Peacock Tales • Spring 2016
At first glance, an employer’s task in crafting job descriptions may appear to be straightforward. Most employers prepare job descriptions with an eye toward attracting high quality candidates and establishing clear expectations for employees. Employers may be less focused, however, on the legal implications of the words they choose. A well-drafted job description is one which best postures the employer to assert its legal rights and successfully defend a lawsuit, while also fulfilling the practical goals of effective recruitment and employee accountability.
Why is a job description a legal issue?
There are several important reasons why a job description must be viewed as a legal document. All Pennsylvania employers with at least four employees are subject to the Pennsylvania Human Relations Act, which protects applicants and employees from discrimination on the basis of numerous characteristics such as disability, race, religion and gender. Larger employers are also obligated to comply with the Americans with Disabilities Act (ADA) and other federal anti-discrimination laws.
A sound job description is an indispensable step in meeting an employer’s obligations toward disabled applicants and employees. Anti-discrimination laws require employers to offer reasonable accommodations to allow individuals to perform the essential functions of a position. An employer should begin this process by providing an applicant with a job description that clearly and accurately describes the position’s essential functions. The employer should then ask the applicant if he or she can perform the essential functions of the position with or without a reasonable accommodation. It is preferable to ask this of the applicant in writing and to require the applicant’s signed response.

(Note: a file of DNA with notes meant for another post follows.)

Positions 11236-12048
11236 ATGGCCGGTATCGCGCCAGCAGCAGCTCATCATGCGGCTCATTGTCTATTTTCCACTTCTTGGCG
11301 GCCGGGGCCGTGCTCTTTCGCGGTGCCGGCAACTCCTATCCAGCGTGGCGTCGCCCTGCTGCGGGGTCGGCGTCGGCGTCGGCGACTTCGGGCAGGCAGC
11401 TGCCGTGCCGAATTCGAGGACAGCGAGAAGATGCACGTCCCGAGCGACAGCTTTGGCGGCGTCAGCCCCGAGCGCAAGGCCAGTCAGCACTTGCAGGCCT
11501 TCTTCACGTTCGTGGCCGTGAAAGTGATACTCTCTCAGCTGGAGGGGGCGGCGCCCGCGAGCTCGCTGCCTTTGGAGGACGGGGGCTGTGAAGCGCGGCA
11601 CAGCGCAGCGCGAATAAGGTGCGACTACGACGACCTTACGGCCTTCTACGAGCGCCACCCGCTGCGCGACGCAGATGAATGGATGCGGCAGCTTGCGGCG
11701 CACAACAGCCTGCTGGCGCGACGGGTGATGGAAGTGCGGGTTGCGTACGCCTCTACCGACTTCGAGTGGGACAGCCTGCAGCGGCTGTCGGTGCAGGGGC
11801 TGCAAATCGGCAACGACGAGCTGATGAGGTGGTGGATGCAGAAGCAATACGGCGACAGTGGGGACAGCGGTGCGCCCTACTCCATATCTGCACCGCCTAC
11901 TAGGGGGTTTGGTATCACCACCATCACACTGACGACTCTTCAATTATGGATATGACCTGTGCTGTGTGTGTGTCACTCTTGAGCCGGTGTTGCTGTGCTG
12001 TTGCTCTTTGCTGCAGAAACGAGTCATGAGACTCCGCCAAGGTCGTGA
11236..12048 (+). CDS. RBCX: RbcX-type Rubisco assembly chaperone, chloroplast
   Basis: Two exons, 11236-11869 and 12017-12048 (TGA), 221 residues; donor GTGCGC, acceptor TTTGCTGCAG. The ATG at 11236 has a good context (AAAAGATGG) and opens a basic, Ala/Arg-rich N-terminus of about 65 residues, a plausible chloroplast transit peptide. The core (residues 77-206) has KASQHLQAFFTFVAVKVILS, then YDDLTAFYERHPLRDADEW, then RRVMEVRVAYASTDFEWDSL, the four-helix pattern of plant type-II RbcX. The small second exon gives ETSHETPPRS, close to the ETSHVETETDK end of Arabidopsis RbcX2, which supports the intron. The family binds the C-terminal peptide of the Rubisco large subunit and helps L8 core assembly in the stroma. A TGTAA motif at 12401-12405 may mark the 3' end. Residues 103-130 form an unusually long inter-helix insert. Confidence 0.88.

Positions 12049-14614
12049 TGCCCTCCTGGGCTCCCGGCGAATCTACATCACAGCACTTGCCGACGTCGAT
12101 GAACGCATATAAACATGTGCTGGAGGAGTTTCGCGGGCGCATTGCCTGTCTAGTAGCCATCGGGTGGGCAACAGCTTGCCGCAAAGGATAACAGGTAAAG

If the applicant indicates that no accommodations are needed, the process is complete and the employer has documentation of compliance with its legal obligation. If the applicant indicates that an accommodation is needed, the employer must begin the interactive process of discussing with the applicant the question of whether a reasonable accommodation can be provided to allow the applicant to qualify for the position.
A good job description serves a similar purpose with respect to employees who may request an accommodation. In that scenario, the employer would refer to the job description’s listing of the position’s essential functions in order to discuss with the employee the possibility of reasonable accommodations to allow him or her to perform those functions.
An effective job description will also position the employer to defend an action alleging discrimination based on disability or other legally protected characteristics. An employer can position itself to successfully defend a lawsuit by an applicant who was not hired by demonstrating that the successful applicant was more qualified in light of the job description. Similarly, an employer should be able to point to a clear job description in defending an action brought by a terminated or disciplined employee in order to demonstrate that it was the employee’s failure to meet clearly defined and communicated expectations, and not discrimination on the part of the employer, that led to the adverse consequence.
Finally, a good job description can assist in determining an employee’s eligibility for worker’s compensation. By providing the evaluating physician with a clear description of the physical demands of a position, the employer may be more likely to obtain an accurate and job-specific assessment of the injured employee’s capabilities and limitations. This is preferable to the vague statements that are at times provided to employers by physicians, such as “employee is released to light duty.”